Category Archives: Global History

The Die-In: A Short History

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By Daniel Ross On June 19th, City of Toronto officials on their way to work had to step over the bodies of hundreds of cyclists lying in front of the entrance to City Hall. A week later, the busy intersection in front of the Bank of England in central London was shut down by a similar spectacle. And in January,… Read more »

History as Rhetoric: Indochina and Contemporary Refugee Crises

By Laura Madokoro Recently, and perhaps not surprisingly for a historian, I have been thinking a lot about the relationship between the present and the past. In particular, about the use of history by advocates seeking to draw attention to the current refugee crises in the Mediterranean and Andaman Seas. In the past few weeks, there has been considerable news… Read more »

Let’s talk about something other than Ebola

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Or, the perils of teaching the history of disease amid global health crises Casey Hurrell This semester, I’ve had the pleasure of teaching a senior undergrad seminar, focusing on the history of disease from the time of Hippocrates to the present. Every week, in front of twenty-two energetic and curious undergrads, I wholeheartedly attempt to steer conversations away from the ongoing… Read more »

Yes, We CAN Think Historically with a Video Game Console

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By Jonathan McQuarrie #gamergate inflicted a well-deserved black eye for video game culture. Whatever the movement may have been (and there are many facets to it), one of the core consequences became a rash of threats against prominent critic Anita Sarkeesian, who rightly pointed to the many harmful and tiresome ways in which video games portrayed women in her series… Read more »

Crowdsourcing Old Maps Online

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A little under a year ago the British Library released over a million images on Flickr Commons “for anyone to use, remix and repurpose”. This huge collection of historical images was “plucked from the pages” of digitized 17th, 18th and 19th century books automatically using the “Mechanical Curator,” created by the British Library Labs project. The library hoped that people on the internet would help… Read more »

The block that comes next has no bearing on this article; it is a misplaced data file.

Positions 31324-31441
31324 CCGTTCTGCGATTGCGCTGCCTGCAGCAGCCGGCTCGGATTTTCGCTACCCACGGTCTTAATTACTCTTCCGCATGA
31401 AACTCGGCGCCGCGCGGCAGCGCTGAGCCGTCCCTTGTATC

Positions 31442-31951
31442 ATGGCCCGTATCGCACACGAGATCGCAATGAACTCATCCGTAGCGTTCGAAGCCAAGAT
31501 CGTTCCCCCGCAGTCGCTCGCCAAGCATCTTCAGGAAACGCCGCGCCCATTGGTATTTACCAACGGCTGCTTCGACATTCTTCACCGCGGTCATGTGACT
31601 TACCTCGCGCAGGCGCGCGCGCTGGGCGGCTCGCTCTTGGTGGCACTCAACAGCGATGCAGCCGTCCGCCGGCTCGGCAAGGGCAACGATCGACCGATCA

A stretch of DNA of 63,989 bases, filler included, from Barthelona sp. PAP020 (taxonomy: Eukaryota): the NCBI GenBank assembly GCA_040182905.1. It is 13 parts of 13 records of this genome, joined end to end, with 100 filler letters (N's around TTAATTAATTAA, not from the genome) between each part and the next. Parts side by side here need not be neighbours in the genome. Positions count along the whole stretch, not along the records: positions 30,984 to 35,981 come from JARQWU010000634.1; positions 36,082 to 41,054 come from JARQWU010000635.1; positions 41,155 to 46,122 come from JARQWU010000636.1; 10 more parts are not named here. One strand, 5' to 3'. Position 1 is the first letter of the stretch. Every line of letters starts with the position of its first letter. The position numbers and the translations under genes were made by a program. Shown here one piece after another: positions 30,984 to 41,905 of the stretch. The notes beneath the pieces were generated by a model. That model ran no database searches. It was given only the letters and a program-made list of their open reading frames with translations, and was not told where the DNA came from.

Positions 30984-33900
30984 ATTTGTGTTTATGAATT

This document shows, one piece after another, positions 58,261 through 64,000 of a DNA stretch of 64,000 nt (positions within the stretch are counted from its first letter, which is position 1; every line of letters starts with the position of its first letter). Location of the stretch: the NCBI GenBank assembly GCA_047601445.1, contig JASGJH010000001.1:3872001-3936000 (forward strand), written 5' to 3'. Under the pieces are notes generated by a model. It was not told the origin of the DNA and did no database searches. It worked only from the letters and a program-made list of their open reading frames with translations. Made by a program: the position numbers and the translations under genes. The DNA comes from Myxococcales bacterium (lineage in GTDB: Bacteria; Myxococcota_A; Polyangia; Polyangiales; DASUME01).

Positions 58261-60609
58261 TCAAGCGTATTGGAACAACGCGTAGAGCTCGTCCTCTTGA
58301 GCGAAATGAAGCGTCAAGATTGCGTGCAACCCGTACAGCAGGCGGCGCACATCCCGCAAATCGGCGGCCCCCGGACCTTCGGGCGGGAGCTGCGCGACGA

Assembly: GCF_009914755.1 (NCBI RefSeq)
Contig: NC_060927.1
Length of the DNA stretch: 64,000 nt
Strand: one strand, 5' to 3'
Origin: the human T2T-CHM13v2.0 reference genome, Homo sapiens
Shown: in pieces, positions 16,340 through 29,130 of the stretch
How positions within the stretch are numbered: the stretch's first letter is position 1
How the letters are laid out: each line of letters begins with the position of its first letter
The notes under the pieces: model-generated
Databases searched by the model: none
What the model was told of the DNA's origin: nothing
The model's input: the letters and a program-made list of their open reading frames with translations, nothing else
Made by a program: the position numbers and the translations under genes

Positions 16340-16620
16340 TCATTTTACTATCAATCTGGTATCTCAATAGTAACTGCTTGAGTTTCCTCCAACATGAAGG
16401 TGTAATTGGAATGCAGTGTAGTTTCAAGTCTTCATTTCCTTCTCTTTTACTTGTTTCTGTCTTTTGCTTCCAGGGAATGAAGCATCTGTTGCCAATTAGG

Thinking about Thalidomide in Transnational History: Canada and South Africa

By Christine Chisholm What was the global impact of thalidomide? On September 24th, the Department of History, the Institute of Interdisciplinary Studies/Disability Studies, and the Institute of African Studies at Carleton University came together to host two speakers to Ottawa as part of a day-long meeting on the transnational history of the infamous drug thalidomide. Developed by the German company Chemie… Read more »

Graphic Environmentalism: An Interview with Comic Writer-Artist Steph Hill

Previous Active History posts (see here, here, and here) have examined the use of comics in telling – and interpreting – stories about the past. In this post, Ryan O’Connor (RO) interviews Steph Hill (SH), the writer-artist behind A Brief, Accurate Graphic History of the Environmental Movement (Mostly in Canada). RO: This is a really interesting project. What is it that… Read more »

‘1914-1918 In Memoriam’: A View from the Grandstand

ActiveHistory.ca is featuring this post as the first piece for “Canada’s First World War: A Centennial Series on ActiveHistory.ca”, a multi-year series of regular posts about the history and centennial of the First World War.  By Nathan Smith A sizeable audience turned out for a First World War commemorative event held at the University of Toronto’s Varsity Stadium this past… Read more »

Digital Approaches to 19th Century Globalization

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By Jim Clifford The map below drew a lot of attention on Twitter when I posted it a few weeks ago in advance of a presentation I gave at an environmental history conference in early July. It was retweeted, not just by friends and fellow environmental historians, but also by Shawn Donnan, a World Trade Editor at the Financial Times. I… Read more »

Call for Blog Posts – Canada’s First World War: A Centennial Series on ActiveHistory.ca

By Sarah Glassford, Christopher Schultz, Nathan Smith, and Jonathan Weier August 4th is an important day in the centennial of the First World War. It was on this day a century ago that Britain declared war on Germany, committing Canada to the “Great War” as a British Dominion, confirming its alliance with imperial France and Tsarist Russia, and making enemies… Read more »